Records are made to be broken. Just not like this. Last week, Nate Haasis, a high school quarterback from Springfield, Ill., completed a 37-yd. pass to a teammate for the final touchdown of his career. Despite the seven points, Haasis’ throw wasn’t enough to get a W for his team – when it was all said and done, the Spartans lost, 42-20. What it did get him was the career passing record from the Central State Eight Conference.

Three days after the game was over, Haasis wrote a letter to conference officials asking that his name and the record he had earned be stricken from the record books. Through no fault of his own, Haasis hadn’t actually earned that record.

With only a minute remaining in the 17-year-old’s final game, his coach called a timeout, despite the game being well out of reach for the Spartans. Rather than huddling with his team, however, Southeast coach Neal Taylor could be seen huddling with the opposition’s coach, Cahokia’s Antwyne Golliday.

The result of the huddle was a deal that would secure the career conference passing record for Haasis: Southeast would allow Cahokia to score uncontested, and in exchange, Cahokia would let Haasis complete a 37-yard touchdown pass on the final play.

The record was not unexpected. Since the first games of the season, Haasis has been on pace to surpass all those quarterbacks who came before him. What nobody expected, however, was Haasis’ reaction to it.

“It is my belief,” Haasis wrote to officials, “that the directions given to us in the final seconds of this game were made in `the heat of battle’ and do not represent the values of the athletes of the Southeast football team. In respect to my teammates, and past and present football players of the Central State Eight, it is my hope that this pass is omitted from any conference records.”

Haasis did exactly what he should have done, and the sad truth of the matter is that everyone should have expected him to do just that. But nobody did, because it has become an accepted truth that sportsmanship – like chivalry – is dead. These days, there are more people who believe that Elvis lives than who think that sports are still just for sports’ sake.

Bargains like the one Taylor made with Golliday happen all the time, at every level of athletics, and it’s sad that it took a high school kid to stand up to them. Every one of these deals denigrates not only that particular record, but every record and every athlete. It demeans the very nature of sports. Yet athletes, both collegiate and professional, will use any method to get their names enshrined in that illustrious record book.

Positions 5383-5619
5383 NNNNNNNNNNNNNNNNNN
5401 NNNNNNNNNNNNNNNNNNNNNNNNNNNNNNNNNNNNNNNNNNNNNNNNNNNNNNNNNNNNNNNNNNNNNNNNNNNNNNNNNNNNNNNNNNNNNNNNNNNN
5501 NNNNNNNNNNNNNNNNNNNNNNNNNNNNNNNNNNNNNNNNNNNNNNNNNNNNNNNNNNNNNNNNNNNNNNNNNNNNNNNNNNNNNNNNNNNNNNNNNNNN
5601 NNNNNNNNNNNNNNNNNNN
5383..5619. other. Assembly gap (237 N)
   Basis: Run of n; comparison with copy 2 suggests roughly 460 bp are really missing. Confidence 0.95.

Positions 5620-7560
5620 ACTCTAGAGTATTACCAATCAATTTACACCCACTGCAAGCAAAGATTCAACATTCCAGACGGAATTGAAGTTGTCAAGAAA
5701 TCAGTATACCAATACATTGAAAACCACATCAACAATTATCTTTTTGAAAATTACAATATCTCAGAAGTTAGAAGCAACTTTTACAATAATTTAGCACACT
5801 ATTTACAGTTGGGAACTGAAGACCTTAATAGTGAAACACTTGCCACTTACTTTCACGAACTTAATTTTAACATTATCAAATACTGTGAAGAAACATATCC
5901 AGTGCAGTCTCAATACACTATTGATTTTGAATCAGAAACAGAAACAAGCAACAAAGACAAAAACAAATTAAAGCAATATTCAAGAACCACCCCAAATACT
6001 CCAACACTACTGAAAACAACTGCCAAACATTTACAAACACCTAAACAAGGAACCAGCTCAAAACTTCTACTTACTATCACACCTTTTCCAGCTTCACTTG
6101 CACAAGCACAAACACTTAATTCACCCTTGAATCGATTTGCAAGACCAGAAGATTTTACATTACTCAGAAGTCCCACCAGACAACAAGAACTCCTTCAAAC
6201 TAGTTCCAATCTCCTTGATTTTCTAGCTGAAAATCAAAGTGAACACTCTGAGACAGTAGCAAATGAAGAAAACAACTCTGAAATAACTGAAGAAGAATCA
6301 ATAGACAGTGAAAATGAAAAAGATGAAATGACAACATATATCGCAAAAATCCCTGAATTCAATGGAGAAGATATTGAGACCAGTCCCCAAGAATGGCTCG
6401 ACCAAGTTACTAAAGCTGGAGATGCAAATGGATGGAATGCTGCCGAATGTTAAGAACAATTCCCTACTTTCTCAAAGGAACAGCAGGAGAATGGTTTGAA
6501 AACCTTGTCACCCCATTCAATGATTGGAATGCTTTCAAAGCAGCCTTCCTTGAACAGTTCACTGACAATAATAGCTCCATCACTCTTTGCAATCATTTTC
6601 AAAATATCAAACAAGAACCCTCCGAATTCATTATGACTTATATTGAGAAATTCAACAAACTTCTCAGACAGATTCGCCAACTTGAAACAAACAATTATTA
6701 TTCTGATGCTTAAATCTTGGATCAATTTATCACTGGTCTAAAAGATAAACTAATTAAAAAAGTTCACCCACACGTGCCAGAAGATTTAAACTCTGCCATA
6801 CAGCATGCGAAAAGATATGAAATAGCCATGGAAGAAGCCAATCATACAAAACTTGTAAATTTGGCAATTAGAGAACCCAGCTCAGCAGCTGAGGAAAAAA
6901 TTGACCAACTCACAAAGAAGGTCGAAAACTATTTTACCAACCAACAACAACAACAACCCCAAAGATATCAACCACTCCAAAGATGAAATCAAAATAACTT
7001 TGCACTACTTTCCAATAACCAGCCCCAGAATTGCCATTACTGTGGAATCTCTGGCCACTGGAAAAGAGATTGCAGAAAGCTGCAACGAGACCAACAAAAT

Two years ago, Green Bay quarterback Brett Favre allegedly took a sack, giving New York Giants defender Michael Strahan the single-season sack record. To this day, both players deny that the deal was arranged, perhaps because neither of them has the courage or integrity to do what Haasis did.

Five years ago, Nykesha Sales, then a star forward for the University of Connecticut Huskies, tore her Achilles’ tendon, sidelining her for the remainder of the season. Yet because of a deal between coaches, Sales hobbled out onto the court and opened the scoring for the Huskies with an uncontested layup. The two points gave Sales the school record for points in a career.

Sometimes it’s not even about the record. For some athletes it’s all about ego. In March, Ricky Davis, a forward for the Cleveland Cavaliers, went so far as to shoot at his own basket, missing intentionally, just to get the rebound. The board would have given Davis his first career triple-double.

Fans have come to accept – to expect, even – these athletes to bend the rules to the breaking point. It’s about time an athlete took a stand against it. The sad thing now is that these college and pro athletes have a lot to look up to in this 17-year-old high school quarterback.

There’s a lot that Nate Haasis didn’t say in his letter, and there’s a lot that is said about Nate Haasis by the very fact that he wrote it. He said he plays for himself and for his team, not for any records and not for any numbers.

The same hand that threw that 37-yarder later picked up a pen and reminded all of us of the integrity we should expect from athletes at all levels. I would like to shake that hand, not for the passes Haasis threw, but for the letter he had the courage, morality and integrity to write.

Nate Haasis belongs in the Central State Eight Conference record book, because in a way, he did break a record. Athletes and coaches at all levels have a long track record of relinquishing integrity in favor of seeing their names in print.

Nate Haasis single-handedly shattered this record.

Derek Richmond can be reached at richmondthehoya.com. THE W appears every Tuesday.

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